Prosecuting Nazis: A Question of Justice Versus Family

The 'Last Chance' campaign to hunt out Nazi war criminals in Germany starts this week. For most, it might seem a just and worthy operation. But for Germans, it’s not so clear cut.

Katja Knoechelman
Katja Knoechelmann
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Katja Knoechelman
Katja Knoechelmann

Almost 70 years after the Nuremberg trials, Nazi war criminals are still being prosecuted, and the hunt for living Nazis relentlessly continues.

Tomorrow, the Simon Wiesenthal Center will launch “Operation Last Chance II”, a campaign to forage for surviving Nazi war criminals and bring them to justice before they die. Yet again, we are confronted with a dilemma: Should we prosecute aging Nazis for their historic crimes, or let them live their final few years in peace?

As a German young-adult, born among the second generation after World War Two, I notice a general understanding and willingness among my peers for this drive to root out the last bad weeds of German society. We want Nazis and their sympathizers to pay for their crimes, and support this renewed effort to prosecute them.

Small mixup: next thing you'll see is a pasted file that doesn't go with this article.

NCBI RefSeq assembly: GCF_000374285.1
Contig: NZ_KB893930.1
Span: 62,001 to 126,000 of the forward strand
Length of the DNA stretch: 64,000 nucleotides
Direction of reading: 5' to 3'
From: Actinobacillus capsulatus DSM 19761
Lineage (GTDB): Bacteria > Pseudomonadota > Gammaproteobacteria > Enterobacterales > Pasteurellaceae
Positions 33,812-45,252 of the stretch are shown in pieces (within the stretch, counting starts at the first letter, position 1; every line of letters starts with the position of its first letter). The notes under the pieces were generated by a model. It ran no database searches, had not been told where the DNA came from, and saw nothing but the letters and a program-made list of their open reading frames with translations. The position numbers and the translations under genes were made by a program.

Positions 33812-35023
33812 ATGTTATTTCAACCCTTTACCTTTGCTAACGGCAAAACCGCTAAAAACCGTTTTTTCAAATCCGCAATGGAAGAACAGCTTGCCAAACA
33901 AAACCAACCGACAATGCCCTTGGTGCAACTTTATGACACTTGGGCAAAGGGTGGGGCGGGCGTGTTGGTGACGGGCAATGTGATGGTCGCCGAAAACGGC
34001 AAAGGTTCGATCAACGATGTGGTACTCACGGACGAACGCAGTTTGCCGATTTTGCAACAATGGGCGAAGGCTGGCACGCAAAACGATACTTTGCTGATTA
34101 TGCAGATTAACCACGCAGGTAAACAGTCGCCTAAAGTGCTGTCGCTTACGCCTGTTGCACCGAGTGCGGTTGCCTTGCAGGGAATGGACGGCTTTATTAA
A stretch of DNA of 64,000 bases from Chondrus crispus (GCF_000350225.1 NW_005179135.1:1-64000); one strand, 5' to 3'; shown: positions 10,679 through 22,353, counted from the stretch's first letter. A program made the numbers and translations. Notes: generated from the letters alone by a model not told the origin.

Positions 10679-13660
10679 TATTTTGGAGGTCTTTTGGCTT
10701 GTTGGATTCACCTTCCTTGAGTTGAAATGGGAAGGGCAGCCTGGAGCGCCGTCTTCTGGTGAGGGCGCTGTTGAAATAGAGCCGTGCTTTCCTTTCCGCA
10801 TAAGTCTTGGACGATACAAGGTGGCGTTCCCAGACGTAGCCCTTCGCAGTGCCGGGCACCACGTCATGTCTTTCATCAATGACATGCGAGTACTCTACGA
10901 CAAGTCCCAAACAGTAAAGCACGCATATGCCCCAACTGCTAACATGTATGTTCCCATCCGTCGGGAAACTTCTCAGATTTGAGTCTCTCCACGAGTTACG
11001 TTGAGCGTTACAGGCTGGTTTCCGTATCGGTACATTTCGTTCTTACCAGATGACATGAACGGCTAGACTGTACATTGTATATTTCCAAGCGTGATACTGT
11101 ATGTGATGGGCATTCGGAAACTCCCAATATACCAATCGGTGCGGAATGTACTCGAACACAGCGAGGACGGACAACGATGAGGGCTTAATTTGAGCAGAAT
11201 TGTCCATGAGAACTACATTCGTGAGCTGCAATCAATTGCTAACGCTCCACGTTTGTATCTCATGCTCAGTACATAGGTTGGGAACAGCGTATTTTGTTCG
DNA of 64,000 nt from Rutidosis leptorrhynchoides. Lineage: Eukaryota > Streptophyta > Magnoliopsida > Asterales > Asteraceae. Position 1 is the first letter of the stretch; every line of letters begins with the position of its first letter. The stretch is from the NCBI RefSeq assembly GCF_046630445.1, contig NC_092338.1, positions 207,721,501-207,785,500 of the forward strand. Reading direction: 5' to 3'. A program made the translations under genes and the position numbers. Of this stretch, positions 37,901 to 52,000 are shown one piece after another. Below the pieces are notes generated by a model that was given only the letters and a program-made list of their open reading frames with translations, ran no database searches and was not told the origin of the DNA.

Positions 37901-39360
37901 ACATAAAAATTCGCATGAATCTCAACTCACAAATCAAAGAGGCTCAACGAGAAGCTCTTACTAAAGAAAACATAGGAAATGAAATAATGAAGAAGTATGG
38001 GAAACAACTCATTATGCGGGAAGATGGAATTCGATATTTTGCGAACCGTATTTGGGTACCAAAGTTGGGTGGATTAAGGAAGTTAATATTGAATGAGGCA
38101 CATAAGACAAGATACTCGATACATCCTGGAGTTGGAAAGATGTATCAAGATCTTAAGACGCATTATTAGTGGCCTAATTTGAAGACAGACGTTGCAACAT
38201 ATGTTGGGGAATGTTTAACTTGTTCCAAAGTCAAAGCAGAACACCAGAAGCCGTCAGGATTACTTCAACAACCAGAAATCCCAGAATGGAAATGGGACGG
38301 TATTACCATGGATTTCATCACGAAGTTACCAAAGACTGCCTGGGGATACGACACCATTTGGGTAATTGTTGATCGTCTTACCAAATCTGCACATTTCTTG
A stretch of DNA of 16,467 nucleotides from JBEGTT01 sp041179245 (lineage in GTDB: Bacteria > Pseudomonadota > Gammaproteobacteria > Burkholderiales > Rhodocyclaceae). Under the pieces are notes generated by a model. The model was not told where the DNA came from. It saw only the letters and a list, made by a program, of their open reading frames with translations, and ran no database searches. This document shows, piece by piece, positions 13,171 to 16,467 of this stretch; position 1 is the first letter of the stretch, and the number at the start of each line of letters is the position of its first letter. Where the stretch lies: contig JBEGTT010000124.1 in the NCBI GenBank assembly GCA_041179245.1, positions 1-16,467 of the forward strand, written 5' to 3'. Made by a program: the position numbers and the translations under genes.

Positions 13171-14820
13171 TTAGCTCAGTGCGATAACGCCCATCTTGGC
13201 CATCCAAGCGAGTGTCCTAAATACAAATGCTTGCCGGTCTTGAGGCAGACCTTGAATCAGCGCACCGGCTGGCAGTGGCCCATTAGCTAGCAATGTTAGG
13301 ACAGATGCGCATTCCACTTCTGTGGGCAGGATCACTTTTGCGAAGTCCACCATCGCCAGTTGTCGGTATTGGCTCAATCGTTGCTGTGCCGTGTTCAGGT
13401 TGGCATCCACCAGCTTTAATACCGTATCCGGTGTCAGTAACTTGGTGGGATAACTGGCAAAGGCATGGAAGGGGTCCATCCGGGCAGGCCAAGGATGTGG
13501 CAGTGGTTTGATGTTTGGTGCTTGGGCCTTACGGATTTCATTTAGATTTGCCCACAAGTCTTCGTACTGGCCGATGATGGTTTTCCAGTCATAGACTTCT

My parents’ generation, on the other hand, who fought for the removal of all remnants of Nazism from social and political life in the 1960s and 70s using more dramatic means than the justice system, ranging from Red Army Faction terrorism to hippie love for the political left, have surprisingly become more understanding of their parents’ war generation.

I have been confronted with this issue in many instances of my life. Both in the formal education system and at home we discussed the past, but weren’t encouraged to ask questions. ("Don’t ask questions you don’t want the answers to.") In school, we were taught the cold facts through textbooks with few pictures - one of Germany's tactics to convey the information without horrifying its children and turning them against their own families and the nation itself.